This work will directly complement the existing suite of FAI macro models. Therefore, one important technical aspect of the PhD will be to explore the link between the disaggregation of households in Scotland via the microsimulation model and the FAI’s existing suite of macroeconomic models. This will open up new research opportunities to assess the impact of alternative policy choices upon the long-term dynamics of the economy, household incomes and competitiveness.

This research will make a direct contribution both to the international literature on public finances and the role of devolved/state/local governments as well as offering insight into a key policy debate in Scotland (and across the UK) on the future of devolved governments.

You will be expected to produce from your thesis a number of academic papers discussing the techniques applied alongside more descriptive articles focussing on the economic applications, conclusions and recommendations that follow.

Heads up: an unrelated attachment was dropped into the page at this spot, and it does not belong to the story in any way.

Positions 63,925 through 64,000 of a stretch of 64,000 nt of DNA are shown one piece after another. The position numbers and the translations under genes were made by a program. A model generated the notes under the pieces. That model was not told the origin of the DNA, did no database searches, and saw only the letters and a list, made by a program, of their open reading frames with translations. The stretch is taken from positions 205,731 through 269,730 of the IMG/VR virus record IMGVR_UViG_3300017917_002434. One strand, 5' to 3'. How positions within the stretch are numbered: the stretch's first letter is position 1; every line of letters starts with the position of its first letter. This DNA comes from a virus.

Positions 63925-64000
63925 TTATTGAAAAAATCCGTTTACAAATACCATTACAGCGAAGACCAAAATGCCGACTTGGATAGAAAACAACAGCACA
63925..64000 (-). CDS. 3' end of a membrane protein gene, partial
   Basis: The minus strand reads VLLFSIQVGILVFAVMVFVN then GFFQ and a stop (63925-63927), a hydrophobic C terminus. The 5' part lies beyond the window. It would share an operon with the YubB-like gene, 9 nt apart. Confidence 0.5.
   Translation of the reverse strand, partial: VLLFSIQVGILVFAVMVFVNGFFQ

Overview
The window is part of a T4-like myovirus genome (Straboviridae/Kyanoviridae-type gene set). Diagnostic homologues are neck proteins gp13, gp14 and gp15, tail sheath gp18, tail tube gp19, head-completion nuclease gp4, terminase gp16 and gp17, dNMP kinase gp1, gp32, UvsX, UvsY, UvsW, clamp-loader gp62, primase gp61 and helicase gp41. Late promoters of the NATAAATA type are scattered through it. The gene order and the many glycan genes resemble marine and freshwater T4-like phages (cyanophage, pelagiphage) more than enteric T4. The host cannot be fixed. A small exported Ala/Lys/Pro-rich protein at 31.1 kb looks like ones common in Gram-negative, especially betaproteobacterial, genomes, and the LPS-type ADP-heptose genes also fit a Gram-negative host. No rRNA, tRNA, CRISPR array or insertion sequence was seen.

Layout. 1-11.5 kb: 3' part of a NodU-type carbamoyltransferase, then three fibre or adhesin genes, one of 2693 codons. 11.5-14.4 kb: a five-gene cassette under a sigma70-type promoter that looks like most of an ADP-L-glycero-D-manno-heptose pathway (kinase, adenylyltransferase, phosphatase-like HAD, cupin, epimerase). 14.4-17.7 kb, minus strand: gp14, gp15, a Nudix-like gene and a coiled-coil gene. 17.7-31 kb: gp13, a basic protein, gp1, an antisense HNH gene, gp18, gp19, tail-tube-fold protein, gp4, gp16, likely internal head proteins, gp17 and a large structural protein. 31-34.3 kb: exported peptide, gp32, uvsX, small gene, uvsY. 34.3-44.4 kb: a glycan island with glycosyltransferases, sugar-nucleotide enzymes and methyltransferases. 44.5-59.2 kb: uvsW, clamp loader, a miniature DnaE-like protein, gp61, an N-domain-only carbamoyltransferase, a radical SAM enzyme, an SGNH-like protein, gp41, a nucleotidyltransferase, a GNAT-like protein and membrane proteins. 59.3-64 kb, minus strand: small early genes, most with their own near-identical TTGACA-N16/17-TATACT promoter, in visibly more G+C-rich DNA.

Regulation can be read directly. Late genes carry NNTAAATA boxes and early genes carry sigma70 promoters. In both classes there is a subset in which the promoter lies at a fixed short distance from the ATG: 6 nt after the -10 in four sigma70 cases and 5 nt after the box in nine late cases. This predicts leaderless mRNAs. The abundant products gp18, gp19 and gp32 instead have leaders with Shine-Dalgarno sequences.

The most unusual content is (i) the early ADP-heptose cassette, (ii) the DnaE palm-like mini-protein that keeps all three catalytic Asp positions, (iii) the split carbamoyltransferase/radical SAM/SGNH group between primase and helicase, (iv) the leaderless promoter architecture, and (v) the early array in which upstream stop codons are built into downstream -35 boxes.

In addition, given the nature of the work and the focus on public policy, you will have the opportunity to gain experience in writing complementary non-technical papers, and policy briefings, which summarises their research in an accessible way for non-economists.   

Useful References

IFS, 1995, “TAXBEN: The IFS microsimulation tax and benefit model”, www.ifs.org.uk/publications/572

Lecca, P., McGregor, P.G. and Swales, J.K. (2013), “Forward-looking and myopic regional computable general equilibrium models: How significant is the distinction?”, Economic Modelling, Vol. 31, p. 160-176.

Lecca, P., McGregor, P.G., Swales, J.K. and Yin, Y.P. (2014,c), “Balanced budget multipliers for small open regions within a federal system: evidence from the Scottish variable rate of income tax”, Journal of Regional Science, Vol. 54, p. 402-421.

Lecca, P., McGregor, P.G. and Swales, J.K. (2015), “Scotland: no detriment, no danger: the interregional impact of a balanced budget fiscal expansion”, IPPI Occasional Paper.

OECD, 2013, “Decentralisation and Economic Growth – Parts 1-3”, June 2013. Available here http://www.oecd-ilibrary.org/taxation/oecd-working-papers-on-fiscal-federalism_22265848;jsessionid=d04da9ugh2h6.x-oecd-live-02

Smith, 2014, “Final Report of the (Lord) Smith Commission”, November 2014. Available herehttps://www.smith-commission.scot/

Further Information